When the Rev. Joseph Lowery rose to offer the closing prayer at President Obama’s swearing-in ceremony, he knew which hymn he would borrow to start his prayer.
“God of our weary years, God of our silent tears, thou who has brought us thus far along the way,” he prayed, invoking the third verse from “Lift Every Voice and Sing,” the hymn that’s long been considered the unofficial black national anthem.
“Thou who has by thy might, led us into the light, keep us forever in the path, we pray.”
Lowery, a retired United Methodist minister who co-founded the Southern Christian Leadership Conference with King, said he thought the song was entirely appropriate for the inaugural of the nation’s first African-American president.
“It had historicity; it had the religious context,” said Lowery, who used the third stanza as a regular hymn of praise in his worship services for 25 years. “The black experience is sort of wrapped up in that hymn.”
Though Lowery has always called it a “national hymn” because he didn’t think the nation should have two separate anthems, many African-Americans give it the same honor as the traditional national
anthem: They stand when it is sung.
“It is our `Star-Spangled Banner,”‘ said Jackie Dupont-Walker, social action chair of the African Methodist Episcopal Church, which is why many African-Americans respectfully stand when the hymn is played.
“Lift every voice and sing, ’til earth and heaven ring,” the song begins. “Ring with the harmonies of liberty.” Its words include echoes of slavery and triumphs of freedom, moving from the “dark past” to a present hope and looking toward the “new day” ahead.
The song traces its roots to a 1900 celebration of Lincoln’s birthday in Jacksonville, Fla., according to a 2000 book, “Lift Every Voice and Sing: A Celebration of the Negro National Anthem.” James Weldon Johnson penned the words for the occasion; his brother, J. Rosamond Johnson, set them to music.
“Our New York publisher, Edward P. Marks, made mimeographed copies for us and the song was taught to and sung by a chorus of five hundred colored schoolchildren,” he wrote in 1935.
The song that would catch on across the country initially “passed out of our minds,” Johnson wrote. But children kept singing it, he said, passing it on to other children. Soon the song was pasted into the back of hymnals, Bibles and schoolbooks.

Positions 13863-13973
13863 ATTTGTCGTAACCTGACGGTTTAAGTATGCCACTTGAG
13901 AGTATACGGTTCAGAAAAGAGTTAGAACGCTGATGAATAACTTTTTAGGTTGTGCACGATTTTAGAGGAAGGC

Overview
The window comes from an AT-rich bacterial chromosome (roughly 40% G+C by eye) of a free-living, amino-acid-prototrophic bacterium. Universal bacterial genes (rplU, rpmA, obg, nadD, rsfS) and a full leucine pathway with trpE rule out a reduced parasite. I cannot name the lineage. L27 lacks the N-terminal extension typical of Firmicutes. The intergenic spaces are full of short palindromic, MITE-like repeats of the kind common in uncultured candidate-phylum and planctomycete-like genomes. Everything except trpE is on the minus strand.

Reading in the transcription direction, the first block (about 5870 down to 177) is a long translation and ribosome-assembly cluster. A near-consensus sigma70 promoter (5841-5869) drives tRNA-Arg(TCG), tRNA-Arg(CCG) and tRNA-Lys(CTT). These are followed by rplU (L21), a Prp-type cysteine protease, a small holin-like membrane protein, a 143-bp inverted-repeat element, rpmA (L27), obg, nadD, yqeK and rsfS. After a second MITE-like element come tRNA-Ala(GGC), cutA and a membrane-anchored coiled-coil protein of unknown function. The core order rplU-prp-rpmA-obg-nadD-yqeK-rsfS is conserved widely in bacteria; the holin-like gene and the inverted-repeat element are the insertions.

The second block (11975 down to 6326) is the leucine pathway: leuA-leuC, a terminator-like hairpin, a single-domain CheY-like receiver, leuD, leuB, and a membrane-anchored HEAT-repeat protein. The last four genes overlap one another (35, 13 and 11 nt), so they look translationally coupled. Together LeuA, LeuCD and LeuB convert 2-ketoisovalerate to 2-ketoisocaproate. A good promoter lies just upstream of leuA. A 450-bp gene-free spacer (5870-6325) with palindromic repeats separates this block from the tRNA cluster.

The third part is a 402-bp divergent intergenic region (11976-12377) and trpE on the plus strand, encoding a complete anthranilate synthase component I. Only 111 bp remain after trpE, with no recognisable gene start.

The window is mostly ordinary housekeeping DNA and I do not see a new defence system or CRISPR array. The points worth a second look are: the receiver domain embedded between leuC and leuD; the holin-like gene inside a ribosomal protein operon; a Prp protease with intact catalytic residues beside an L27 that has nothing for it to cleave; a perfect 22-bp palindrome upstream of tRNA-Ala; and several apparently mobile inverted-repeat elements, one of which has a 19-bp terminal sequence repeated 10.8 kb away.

The song grew in popularity when Johnson became an executive of the NAACP.
“It was sung at the opening of every meeting,” said Roland Carter, who arranged the popular concert version of the song and is a professor of American music at the University of Tennessee at Chattanooga. “And `We Shall Overcome’ would be the closing anthem.”
In one sign of how popular the song became, Carter’s arrangement was played in space to awaken astronauts aboard the Space Shuttle Discovery in 2006.
Now that a black man presides at the White House, some have wondered if the country still needs Black History Month, much less a black national anthem. The Rev. Vinton Anderson, a retired bishop in the African Methodist Episcopal Church, sees a future for the hymn.
“I think we should continue the tradition of singing it,” said Anderson, who helped place the song in the AME Church’s bicentennial hymnal in 1984. “It reminds us of where we are, where we’ve come from and where we hope to go.”
The Rev. Bernard Richardson, dean of the chapel at predominantly black Howard University in Washington, believes the hymn isn’t just for black Americans.
“I think it speaks to the hopes of, particularly, African-Americans throughout our history,” he said. “But also I think the song is one that not only gives hope but it also challenges to stay the path and to recognize the importance and significance of God in the struggle for freedom.”
Though the hymn is a staple in African-American gatherings — from church services to convocations at historically black universities — it has been embraced by people of a range of backgrounds. The song is included in Methodist, Lutheran and Episcopal hymnals, among others.
The Rev. Sharon Watkins, president of the predominantly white Christian Church (Disciples of Christ), chose the same stanza of “Lift Every Voice and Sing” as Lowery did when she preached at the National Prayer Service the day after Obama’s inauguration.
For a moment, when she heard the civil rights veteran use those same words in his prayer, she had second thoughts about using them.
“But I just thought, no, this belongs to everybody,” Watkins said. “Those James Weldon Johnson words, they’re just powerful.”
By Adelle M. Banks
Religion News Service
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